The expression “diversity fatigue” is becoming more
common, just like “diversity, equity, inclusion” and similar terms we
are hearing more often. You may be feeling diversity fatigue if the
thought of discussing or even thinking about diversity issues makes you
feel dispirited and discouraged. You can experience diversity fatigue in
different ways — as a person of color who hears others complain about
diversity, or just as someone who is tired of talking about diversity
issues. Either way, these discussions can begin to feel pointless,
especially when the conversation seems hopeless in terms of creating any
positive change. Take it from someone who has had countless discussions
on diversity with people who have similar viewpoints and with people
who don’t, the topic can be exhausting and leave you feeling as if
you’re talking to a brick wall.
However, there are several reasons why you should keep talking about
diversity and all its related issues, and several ways to overcome
diversity fatigue. It’s vital for all of us to keep the conversation
going because studies, like Atlassian’s 2018 tech survey, “State of
Diversity and Inclusion in the U.S.,” have shown that if we walk away
from the discussion, progress toward a diverse and inclusive world will
slow. We’ve come a long way from 1492, but there’s much more progress to
be made, and impeding it would be taking two steps backward. While the
burden of educating others should not fall on Indigenous communities and
communities of color, we can and should work toward continuing the
discussion and making sure our voices are heard.
Here are some positive ways to handle diversity fatigue when it’s happening to you.
▸ Remind yourself that change is a community effort
and won’t happen overnight. Don’t feel solely responsible for trying to
change people’s minds on diversity — that’s a huge burden for a single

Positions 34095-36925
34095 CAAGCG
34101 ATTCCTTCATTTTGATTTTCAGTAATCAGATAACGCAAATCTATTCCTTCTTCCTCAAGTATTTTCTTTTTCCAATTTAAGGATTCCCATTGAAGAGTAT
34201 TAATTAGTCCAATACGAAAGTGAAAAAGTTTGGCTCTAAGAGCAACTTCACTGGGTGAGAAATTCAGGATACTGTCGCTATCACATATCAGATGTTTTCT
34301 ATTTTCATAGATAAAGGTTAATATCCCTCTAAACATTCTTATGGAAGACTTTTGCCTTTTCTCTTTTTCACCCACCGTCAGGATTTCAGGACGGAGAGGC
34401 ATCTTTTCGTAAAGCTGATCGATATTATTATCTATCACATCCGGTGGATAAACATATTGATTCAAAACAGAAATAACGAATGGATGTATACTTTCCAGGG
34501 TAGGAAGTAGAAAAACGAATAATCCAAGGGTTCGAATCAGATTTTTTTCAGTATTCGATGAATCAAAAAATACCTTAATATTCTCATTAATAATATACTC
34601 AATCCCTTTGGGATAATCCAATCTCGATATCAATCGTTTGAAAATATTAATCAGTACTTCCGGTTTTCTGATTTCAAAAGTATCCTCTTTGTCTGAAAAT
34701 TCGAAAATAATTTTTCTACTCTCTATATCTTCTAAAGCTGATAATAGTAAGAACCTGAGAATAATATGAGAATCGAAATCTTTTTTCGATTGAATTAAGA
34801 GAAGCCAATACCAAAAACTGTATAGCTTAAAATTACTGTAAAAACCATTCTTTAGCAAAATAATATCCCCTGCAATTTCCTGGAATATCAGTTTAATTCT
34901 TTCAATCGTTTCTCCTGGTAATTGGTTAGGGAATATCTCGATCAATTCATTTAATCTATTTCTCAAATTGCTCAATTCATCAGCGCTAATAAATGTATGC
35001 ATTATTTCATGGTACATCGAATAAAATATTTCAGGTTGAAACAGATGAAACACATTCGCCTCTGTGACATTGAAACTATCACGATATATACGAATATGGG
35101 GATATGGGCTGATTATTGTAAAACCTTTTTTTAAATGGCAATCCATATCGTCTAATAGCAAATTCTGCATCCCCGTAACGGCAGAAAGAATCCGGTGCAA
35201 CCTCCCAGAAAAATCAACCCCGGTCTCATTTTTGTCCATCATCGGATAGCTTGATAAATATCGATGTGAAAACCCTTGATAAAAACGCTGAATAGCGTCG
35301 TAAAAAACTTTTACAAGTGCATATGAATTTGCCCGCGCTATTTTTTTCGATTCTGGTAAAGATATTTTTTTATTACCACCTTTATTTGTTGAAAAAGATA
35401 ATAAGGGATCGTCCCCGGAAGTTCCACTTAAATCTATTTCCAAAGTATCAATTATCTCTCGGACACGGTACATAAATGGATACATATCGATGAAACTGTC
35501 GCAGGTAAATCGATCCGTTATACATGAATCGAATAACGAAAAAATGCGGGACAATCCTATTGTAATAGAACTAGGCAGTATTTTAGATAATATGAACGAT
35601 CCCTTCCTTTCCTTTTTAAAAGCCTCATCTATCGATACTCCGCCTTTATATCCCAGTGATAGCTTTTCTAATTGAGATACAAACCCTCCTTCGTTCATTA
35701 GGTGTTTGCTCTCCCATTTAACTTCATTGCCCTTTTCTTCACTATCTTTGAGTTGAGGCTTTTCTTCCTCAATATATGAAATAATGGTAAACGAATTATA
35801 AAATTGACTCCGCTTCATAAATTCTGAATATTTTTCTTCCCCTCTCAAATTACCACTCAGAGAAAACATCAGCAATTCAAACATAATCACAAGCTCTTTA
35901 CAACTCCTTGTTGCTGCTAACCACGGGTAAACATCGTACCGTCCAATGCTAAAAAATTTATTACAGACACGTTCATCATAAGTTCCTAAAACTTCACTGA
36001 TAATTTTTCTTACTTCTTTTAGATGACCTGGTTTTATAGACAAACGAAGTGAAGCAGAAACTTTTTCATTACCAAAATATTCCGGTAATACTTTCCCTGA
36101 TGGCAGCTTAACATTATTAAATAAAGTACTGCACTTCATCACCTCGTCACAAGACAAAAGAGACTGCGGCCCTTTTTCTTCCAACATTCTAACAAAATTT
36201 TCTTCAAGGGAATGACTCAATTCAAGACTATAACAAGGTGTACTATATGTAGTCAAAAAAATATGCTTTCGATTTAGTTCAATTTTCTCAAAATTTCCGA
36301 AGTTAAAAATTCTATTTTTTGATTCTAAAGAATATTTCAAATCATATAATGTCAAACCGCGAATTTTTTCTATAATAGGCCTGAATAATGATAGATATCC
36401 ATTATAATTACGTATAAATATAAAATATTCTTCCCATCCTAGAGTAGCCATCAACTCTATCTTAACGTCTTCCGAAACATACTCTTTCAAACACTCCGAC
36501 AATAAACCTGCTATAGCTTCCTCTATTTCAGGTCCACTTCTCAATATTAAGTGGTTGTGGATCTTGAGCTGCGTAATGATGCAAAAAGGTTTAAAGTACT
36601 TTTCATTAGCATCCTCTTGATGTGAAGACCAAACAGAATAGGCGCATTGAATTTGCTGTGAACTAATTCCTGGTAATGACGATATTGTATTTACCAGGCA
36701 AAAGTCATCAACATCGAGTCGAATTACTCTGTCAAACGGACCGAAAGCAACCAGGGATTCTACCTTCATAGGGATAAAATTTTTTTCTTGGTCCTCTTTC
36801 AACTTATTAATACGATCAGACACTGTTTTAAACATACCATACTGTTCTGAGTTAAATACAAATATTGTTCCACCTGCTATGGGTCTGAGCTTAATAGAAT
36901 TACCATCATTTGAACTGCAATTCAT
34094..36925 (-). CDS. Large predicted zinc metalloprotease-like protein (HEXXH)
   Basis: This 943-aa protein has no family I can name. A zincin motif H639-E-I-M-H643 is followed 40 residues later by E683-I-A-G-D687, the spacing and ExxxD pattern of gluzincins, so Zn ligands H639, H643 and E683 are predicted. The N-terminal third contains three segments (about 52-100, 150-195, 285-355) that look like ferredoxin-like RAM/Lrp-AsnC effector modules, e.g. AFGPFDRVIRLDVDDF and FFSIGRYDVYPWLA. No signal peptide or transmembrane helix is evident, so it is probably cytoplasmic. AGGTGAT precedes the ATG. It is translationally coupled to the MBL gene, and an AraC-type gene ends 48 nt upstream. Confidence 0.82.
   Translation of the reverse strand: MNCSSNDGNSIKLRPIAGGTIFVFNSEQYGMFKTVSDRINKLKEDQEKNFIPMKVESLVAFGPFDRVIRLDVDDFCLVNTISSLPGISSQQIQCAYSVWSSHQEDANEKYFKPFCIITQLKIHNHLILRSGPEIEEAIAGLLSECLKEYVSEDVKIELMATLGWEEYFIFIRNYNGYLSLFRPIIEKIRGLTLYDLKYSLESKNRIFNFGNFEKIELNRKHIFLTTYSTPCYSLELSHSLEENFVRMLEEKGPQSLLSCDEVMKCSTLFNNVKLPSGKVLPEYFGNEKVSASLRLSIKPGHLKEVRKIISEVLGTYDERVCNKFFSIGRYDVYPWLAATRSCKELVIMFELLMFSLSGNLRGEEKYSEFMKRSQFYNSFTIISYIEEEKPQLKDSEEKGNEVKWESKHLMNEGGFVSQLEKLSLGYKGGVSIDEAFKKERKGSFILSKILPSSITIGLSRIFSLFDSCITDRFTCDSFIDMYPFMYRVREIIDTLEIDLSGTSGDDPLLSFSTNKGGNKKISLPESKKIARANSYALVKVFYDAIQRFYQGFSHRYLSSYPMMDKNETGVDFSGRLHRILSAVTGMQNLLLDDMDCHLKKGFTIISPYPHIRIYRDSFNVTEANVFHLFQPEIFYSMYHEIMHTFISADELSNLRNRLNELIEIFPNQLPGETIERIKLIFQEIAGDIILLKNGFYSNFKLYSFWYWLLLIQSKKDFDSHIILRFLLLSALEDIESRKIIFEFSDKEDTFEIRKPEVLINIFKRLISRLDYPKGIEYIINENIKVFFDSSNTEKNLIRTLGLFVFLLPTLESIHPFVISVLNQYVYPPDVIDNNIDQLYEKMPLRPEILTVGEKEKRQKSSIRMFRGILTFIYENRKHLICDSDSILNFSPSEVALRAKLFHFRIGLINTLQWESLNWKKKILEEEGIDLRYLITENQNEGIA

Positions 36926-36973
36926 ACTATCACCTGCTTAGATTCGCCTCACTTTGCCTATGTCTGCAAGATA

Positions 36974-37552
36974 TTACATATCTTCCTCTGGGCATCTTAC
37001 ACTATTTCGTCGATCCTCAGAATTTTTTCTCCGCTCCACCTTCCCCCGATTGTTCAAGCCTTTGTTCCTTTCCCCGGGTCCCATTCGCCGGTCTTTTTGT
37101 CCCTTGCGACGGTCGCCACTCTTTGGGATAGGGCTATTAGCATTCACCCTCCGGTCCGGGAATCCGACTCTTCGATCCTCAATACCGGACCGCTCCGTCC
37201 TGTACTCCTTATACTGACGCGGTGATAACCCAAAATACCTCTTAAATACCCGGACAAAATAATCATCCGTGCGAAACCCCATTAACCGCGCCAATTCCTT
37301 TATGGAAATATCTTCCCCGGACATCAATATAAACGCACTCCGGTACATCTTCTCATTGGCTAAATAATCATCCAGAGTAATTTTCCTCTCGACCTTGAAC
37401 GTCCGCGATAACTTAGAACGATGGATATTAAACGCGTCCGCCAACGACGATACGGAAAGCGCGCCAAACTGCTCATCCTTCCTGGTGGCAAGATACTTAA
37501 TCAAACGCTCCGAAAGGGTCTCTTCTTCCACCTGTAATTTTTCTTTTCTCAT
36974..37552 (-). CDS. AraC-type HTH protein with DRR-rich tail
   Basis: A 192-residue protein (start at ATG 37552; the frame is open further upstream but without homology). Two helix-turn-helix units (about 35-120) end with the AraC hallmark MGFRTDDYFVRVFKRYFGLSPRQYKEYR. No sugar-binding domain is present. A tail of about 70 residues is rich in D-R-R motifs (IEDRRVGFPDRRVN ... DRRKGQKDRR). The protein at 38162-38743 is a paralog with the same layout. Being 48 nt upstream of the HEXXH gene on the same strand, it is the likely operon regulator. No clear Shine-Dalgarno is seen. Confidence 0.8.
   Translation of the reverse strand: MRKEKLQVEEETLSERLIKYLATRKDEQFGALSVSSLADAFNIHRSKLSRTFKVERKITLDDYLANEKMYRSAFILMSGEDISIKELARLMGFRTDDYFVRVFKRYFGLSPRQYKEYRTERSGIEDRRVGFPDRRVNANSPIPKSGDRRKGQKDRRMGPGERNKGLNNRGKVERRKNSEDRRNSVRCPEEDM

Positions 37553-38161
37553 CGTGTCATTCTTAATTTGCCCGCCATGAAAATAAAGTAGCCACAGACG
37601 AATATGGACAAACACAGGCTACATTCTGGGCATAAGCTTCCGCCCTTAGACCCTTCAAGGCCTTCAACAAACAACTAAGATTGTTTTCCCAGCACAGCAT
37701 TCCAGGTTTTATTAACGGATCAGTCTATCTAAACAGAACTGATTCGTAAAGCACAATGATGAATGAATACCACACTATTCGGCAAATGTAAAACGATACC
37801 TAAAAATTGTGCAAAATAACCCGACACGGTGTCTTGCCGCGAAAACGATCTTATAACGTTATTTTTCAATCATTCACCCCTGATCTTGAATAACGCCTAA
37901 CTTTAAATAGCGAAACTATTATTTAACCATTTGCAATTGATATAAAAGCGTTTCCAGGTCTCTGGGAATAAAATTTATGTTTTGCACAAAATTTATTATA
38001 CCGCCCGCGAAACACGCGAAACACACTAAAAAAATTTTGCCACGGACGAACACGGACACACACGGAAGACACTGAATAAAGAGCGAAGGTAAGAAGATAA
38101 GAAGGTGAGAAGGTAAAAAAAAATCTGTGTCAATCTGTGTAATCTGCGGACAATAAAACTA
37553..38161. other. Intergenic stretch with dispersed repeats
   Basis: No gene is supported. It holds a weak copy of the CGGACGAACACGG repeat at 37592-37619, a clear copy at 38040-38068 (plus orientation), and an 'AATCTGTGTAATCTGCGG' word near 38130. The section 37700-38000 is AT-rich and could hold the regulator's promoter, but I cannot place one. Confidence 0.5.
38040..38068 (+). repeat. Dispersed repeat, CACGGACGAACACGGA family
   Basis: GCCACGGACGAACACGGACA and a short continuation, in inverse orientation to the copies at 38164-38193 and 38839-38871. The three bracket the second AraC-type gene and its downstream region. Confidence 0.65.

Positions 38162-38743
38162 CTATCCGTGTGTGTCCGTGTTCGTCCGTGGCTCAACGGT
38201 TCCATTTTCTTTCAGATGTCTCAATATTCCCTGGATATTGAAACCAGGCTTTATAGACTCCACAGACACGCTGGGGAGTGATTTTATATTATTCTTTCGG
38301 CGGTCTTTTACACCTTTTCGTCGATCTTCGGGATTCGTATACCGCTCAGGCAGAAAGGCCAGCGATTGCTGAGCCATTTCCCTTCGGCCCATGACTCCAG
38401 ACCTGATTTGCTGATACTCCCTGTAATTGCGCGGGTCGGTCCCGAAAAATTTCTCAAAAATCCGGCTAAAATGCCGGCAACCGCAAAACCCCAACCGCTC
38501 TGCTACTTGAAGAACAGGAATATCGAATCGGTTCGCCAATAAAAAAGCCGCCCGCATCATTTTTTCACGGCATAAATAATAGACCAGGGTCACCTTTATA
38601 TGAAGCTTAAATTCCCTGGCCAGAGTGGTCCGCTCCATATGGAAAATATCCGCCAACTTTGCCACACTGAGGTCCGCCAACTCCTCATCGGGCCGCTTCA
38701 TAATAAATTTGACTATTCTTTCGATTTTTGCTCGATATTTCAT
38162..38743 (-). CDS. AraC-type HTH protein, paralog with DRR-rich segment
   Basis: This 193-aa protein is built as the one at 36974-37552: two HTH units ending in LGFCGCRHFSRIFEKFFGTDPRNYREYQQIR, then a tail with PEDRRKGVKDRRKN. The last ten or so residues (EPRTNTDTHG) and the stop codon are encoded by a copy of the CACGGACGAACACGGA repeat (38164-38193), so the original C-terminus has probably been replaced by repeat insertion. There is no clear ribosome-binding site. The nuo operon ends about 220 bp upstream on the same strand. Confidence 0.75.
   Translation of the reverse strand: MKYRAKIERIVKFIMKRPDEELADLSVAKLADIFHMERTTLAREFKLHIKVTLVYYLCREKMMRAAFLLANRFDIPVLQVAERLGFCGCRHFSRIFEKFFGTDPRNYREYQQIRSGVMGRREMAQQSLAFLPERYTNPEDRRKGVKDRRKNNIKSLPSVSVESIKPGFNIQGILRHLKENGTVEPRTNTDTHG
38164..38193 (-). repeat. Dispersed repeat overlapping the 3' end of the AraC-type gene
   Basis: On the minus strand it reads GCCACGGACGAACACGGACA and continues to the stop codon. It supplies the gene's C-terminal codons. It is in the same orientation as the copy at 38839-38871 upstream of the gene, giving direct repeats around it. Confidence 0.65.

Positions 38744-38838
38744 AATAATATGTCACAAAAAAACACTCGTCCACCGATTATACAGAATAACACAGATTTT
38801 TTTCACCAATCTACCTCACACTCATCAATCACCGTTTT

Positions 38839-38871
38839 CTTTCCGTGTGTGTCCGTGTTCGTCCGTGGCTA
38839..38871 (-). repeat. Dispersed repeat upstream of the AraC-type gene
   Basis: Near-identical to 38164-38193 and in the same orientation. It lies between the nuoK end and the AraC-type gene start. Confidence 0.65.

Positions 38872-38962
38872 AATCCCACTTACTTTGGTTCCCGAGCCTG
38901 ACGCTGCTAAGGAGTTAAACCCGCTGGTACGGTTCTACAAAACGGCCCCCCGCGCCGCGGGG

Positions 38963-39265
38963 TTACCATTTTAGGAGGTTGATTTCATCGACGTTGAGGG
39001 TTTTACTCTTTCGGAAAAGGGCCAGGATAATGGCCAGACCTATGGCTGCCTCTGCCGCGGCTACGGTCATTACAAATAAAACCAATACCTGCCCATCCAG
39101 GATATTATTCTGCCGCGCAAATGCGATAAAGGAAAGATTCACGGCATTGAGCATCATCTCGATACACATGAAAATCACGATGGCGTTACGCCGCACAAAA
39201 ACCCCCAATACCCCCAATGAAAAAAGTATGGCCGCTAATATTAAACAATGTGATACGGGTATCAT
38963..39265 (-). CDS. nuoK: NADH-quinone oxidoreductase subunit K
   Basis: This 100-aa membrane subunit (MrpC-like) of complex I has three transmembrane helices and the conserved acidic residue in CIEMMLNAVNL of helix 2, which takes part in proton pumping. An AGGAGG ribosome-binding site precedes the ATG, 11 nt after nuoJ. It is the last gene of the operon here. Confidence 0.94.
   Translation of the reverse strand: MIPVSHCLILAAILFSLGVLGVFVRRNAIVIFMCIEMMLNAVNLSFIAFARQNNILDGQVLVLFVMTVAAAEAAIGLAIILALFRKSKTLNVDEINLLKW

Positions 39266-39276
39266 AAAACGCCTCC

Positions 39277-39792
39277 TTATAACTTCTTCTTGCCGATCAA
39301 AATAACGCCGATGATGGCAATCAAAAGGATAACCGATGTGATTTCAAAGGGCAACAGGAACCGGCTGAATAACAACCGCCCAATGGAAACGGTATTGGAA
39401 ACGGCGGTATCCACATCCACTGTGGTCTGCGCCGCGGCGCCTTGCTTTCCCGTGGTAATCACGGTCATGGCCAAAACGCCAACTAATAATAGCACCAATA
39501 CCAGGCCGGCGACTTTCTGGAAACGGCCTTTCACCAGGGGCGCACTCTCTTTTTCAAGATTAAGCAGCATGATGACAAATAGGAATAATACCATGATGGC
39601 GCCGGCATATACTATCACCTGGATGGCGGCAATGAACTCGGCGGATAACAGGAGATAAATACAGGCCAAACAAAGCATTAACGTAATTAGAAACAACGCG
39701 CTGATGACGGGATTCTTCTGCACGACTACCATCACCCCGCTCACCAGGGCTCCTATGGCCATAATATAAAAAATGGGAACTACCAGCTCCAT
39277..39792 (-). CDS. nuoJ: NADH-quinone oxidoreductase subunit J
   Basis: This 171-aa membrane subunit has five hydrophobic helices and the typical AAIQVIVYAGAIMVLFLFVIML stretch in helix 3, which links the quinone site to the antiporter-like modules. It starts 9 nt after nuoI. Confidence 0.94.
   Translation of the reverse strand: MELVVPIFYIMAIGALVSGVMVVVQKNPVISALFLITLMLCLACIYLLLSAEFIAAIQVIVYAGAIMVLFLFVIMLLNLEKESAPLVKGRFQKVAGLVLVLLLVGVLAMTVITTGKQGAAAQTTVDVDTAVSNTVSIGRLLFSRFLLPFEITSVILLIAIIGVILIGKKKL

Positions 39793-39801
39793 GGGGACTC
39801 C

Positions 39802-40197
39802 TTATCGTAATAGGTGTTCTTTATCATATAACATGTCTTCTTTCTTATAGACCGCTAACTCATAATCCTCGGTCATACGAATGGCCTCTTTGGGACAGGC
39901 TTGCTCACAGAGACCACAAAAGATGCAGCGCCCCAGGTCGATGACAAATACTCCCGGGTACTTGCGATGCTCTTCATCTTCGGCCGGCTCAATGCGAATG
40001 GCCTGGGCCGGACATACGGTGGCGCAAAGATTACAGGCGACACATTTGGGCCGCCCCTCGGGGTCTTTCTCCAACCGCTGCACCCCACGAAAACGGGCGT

▸ It may seem counterintuitive, but the next step is to pull back a bit.
Fighting the good fight can easily become overwhelming, frustrating,
and extremely tiring. Allow yourself time to rest and recharge, and
you’ll be less likely to feel burned out or hopeless about the situation
and its numerous challenges.
▸ After showing yourself some self-love, emerge and engage
with like-minded folks in your community. Have discussions that remind
you why it’s so important to continue talking. Create a space where
others can feel safe in expressing their personal diversity issues.
Maybe together you can come up with innovative ideas for engaging in a
dialogue with the non-like-minded folks in your community.
▸ Remember how you became resilient, intelligent, courageous, and powerful
— from our ancestors whose blood and spirit runs through you. As the
father of legendary Olympic runner Billy Mills, Oglala Lakota, told his
son, “You have to look deeper, way below the anger, the hurt, the hate,
the jealousy, the self-pity, way down deeper where the dreams lie, son.
Find your dream. It’s the pursuit of the dream that heals you.”
Helina Alvarez, Yaqui, Hopi, and Mexican, was born and raised in
southern California. She received her BS in wildlife management and
conservation at Humboldt State University. In her sophomore year she was
accepted into the Student Career Experience Program (now part of the
U.S. Fish and Wildlife Service Pathways Program). After graduation
Alvarez worked with the service full time for five years as a wildlife
refuge specialist on multiple refuges, then was accepted into the
Conservation Leadership through Learning Program at Colorado State
University. She completed her master’s capstone project in Rwanda and
graduated in 2019. Alvarez is still working with the Fish and Wildlife
Service and hopes to pursue a PhD in the near future.